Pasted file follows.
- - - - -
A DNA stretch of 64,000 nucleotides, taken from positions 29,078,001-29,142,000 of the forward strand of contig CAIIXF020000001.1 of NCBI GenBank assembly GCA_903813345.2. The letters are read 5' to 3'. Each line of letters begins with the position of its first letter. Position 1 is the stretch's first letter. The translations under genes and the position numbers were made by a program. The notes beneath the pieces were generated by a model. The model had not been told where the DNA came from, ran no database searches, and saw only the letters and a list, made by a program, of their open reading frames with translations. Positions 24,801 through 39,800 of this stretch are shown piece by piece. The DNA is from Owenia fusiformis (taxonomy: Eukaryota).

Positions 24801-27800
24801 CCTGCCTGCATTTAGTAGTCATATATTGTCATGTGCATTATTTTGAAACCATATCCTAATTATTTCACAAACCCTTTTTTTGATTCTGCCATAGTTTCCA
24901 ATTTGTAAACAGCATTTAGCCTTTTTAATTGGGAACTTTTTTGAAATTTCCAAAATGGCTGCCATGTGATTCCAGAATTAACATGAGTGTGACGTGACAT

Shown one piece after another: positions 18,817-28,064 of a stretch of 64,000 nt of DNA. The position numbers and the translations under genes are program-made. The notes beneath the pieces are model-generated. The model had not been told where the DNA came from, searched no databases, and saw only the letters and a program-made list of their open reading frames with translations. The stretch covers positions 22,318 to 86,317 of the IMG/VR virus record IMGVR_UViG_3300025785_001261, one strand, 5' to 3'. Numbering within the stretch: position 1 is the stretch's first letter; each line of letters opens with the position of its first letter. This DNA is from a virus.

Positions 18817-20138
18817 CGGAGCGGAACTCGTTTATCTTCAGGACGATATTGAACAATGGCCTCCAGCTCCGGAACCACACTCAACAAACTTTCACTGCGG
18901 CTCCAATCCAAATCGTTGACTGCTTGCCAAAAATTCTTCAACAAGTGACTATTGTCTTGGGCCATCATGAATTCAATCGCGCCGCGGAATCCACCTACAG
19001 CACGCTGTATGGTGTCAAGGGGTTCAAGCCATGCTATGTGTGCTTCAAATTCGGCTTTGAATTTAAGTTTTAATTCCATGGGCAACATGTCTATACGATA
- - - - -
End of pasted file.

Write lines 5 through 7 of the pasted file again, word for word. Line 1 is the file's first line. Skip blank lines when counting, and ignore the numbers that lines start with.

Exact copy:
Shown one piece after another: positions 18,817-28,064 of a stretch of 64,000 nt of DNA. The position numbers and the translations under genes are program-made. The notes beneath the pieces are model-generated. The model had not been told where the DNA came from, searched no databases, and saw only the letters and a program-made list of their open reading frames with translations. The stretch covers positions 22,318 to 86,317 of the IMG/VR virus record IMGVR_UViG_3300025785_001261, one strand, 5' to 3'. Numbering within the stretch: position 1 is the stretch's first letter; each line of letters opens with the position of its first letter. This DNA is from a virus.

Positions 18817-20138
18817 CGGAGCGGAACTCGTTTATCTTCAGGACGATATTGAACAATGGCCTCCAGCTCCGGAACCACACTCAACAAACTTTCACTGCGG